Gangotri Conservation Project

Gangotri Basin comprising of the Gangotri Township with the sacred temple and a large number of Himalayan Peaks - Kedarnath, Shivling, Gangotri etc. - is the most popular area in India attracting the largest number of Mountaineers, Trekkers and Pilgrims.  The Gangotri township is situated at the confluence of River Bhagirathi and Kedarganga with an average altitude of 3740m.  From mid March to mid June, Gangotri Valley enjoys spring and from June to October the climate is salubrious.  November to March the area experiences snowfall.


Of all degraded areas, the Gangotri basin has become the most polluted in the Indian Himalayas. Besides 75 mountaineering expeditions and nearly 25,000 trekkers, this area is also visited by about 2,50,000 pilgrims annually, which adds a new dimension to its environment management. A large forest cover has been destroyed, which has led to soil  erosion, resulting in landslides and devastating floods in the plains. There is enormous quantity of rubbish lying all along the trail and base camps, which finds its way into the source of the Ganges and beyond from around the base camps of several high mountains, which ring the sacred area. The situation is alarming.  For centuries, the Ganges has been a part of India’s culture and civilisation. While a massive project has been launched by the Ministry of Environment and Forests, Govt. of India to clean up the Ganges, it is equally important to ensure the sanctity of the source of the Ganges and its surrounding catchment areas. 

Gangotri Conservation Project was launched by the Himalayan Environment Trust supported by the Government of India, Government of Uttar Pradesh and American Himalayan Foundation after a seminar in New Delhi in June 1994.

Strategy for Programme Implementation

The GCP will act as a catalyst agency and aim to mobilize local people and encourage their participation in the implementation of programmes.  It will also seek assistance and cooperation of NGOs dealing with similar problems in the area, Army, Indo-Tibetan Border Police and Schools and Colleges.  It will highlight the traditional subsistence activities and use of alternative energy projects to minimise the impact of tourists and pilgrims and help to upgrade the local standard of living.  Some of the activities of GCP will include:

1. Forest Conservation

Plantation of fodder and fuelwood.
  Plantation of trees, specially Bhojpatra beyond Gangotri.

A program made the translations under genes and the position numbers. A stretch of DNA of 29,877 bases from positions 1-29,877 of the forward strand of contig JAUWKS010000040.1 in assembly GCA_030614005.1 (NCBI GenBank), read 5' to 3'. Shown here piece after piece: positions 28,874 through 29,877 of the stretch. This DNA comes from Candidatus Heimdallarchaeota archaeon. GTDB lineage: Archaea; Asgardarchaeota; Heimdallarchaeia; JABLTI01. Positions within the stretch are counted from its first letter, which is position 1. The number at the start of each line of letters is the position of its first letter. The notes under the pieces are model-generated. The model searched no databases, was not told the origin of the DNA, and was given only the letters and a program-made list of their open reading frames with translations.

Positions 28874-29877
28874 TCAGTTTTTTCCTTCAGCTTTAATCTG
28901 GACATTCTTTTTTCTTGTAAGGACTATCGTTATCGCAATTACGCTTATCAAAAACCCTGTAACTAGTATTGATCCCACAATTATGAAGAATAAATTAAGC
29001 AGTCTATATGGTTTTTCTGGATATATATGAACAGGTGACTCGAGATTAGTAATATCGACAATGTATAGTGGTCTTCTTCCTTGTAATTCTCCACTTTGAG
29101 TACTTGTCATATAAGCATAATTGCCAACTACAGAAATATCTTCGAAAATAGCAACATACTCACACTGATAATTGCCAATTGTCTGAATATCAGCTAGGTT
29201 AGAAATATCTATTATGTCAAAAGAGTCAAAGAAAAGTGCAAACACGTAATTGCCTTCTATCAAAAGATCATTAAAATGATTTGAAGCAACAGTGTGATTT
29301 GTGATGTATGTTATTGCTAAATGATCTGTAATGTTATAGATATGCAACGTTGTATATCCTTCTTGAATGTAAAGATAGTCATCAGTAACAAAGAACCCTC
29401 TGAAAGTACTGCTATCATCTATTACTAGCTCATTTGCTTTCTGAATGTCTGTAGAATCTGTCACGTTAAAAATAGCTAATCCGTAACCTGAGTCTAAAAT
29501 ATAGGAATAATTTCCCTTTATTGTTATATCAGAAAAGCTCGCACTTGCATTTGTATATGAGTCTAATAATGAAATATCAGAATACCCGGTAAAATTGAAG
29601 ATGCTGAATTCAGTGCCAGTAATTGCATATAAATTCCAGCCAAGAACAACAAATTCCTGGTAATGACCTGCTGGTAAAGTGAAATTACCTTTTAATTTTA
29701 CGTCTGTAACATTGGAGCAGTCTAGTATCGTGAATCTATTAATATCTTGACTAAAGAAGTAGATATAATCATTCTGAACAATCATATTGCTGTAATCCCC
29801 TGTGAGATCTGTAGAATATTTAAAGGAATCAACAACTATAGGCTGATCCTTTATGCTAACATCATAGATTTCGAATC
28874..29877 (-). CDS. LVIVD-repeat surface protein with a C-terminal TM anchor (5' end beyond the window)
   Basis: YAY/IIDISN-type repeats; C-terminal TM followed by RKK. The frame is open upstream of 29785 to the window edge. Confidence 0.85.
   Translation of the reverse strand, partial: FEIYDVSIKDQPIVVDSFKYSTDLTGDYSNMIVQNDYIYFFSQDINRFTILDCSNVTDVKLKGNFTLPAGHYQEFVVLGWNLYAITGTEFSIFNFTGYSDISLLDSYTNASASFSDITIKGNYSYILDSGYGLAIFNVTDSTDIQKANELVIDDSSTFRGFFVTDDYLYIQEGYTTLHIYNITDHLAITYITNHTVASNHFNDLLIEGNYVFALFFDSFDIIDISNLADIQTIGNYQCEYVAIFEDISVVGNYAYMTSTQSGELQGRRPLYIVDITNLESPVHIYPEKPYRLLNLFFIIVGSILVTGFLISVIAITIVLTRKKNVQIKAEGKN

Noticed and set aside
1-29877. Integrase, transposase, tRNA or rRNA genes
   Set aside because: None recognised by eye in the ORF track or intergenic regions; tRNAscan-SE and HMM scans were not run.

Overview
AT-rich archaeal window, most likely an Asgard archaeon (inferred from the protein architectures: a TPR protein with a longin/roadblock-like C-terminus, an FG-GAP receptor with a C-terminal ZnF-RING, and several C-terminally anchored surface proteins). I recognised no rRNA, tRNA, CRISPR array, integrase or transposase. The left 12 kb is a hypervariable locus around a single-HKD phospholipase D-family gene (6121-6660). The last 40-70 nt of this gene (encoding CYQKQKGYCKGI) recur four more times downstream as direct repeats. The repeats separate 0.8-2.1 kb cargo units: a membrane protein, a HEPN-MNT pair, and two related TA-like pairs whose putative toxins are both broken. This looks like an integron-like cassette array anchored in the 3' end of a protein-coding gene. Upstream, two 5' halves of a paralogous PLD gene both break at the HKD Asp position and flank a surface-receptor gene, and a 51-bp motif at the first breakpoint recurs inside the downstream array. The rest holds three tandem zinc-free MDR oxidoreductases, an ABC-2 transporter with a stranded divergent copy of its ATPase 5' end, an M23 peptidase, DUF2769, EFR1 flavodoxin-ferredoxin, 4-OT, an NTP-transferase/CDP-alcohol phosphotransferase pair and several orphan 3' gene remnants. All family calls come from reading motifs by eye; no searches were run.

2. Alternative Energy to reduce dependence to fuelwood
  Use of  LPG.
  Use of solar energy and improved cooking chulhas.
3. Community Sanitation
  Clean up present rubbish beyond Gangotri.
  Take steps to prevent accumulation of rubbish in future.
  Assist in collection and disposal of rubbish at Gangotri.
4. Awareness Programmes
  Environmental education through schools and colleges, local community organisations and religious bodies.
  Environmental lectures to trainees at Nehru Institute of Mountaineering Uttarkashi by guest speakers.
  Distribution of leaflets containing Do’s and Dont’s to tourists, visitors and pilgrims.
  Information Centres.
  Audio-visual programmes
5. Plantation of ‘Bhojpatra’

HET has received funds for planting of 20000 ‘bhojpatra’ trees along the approach track to Gangotri.  It was on the bark of this tree that ancient sages wrote the scriptures, their distilled wisdom for mankind.  It is indeed a tragedy that this tree has virtually disappeared - thanks to excessive human intrusion and mindless exploitation of the tree for fuel and shelter.  UNDP has sanctioned funds to HET for a greening project of Gangotri, the restoration of ‘bhojpatra’ by plantation of about 20000 saplings in a 10 hectare area made available by the State Forest Department to the HET.  A nursery was set up in 1994 and the saplings are almost ready for transplantation.  The trees, of course, will need years to mature.  In the meanwhile provision of LPG as cooking fuel and erection of easy to assemble steel tubular huts as temporary shelters for visitors and pilgrims will greatly minimise the denudation if what little forest is left.  The project is to get a critical mid-term appraisal by the end of the year.


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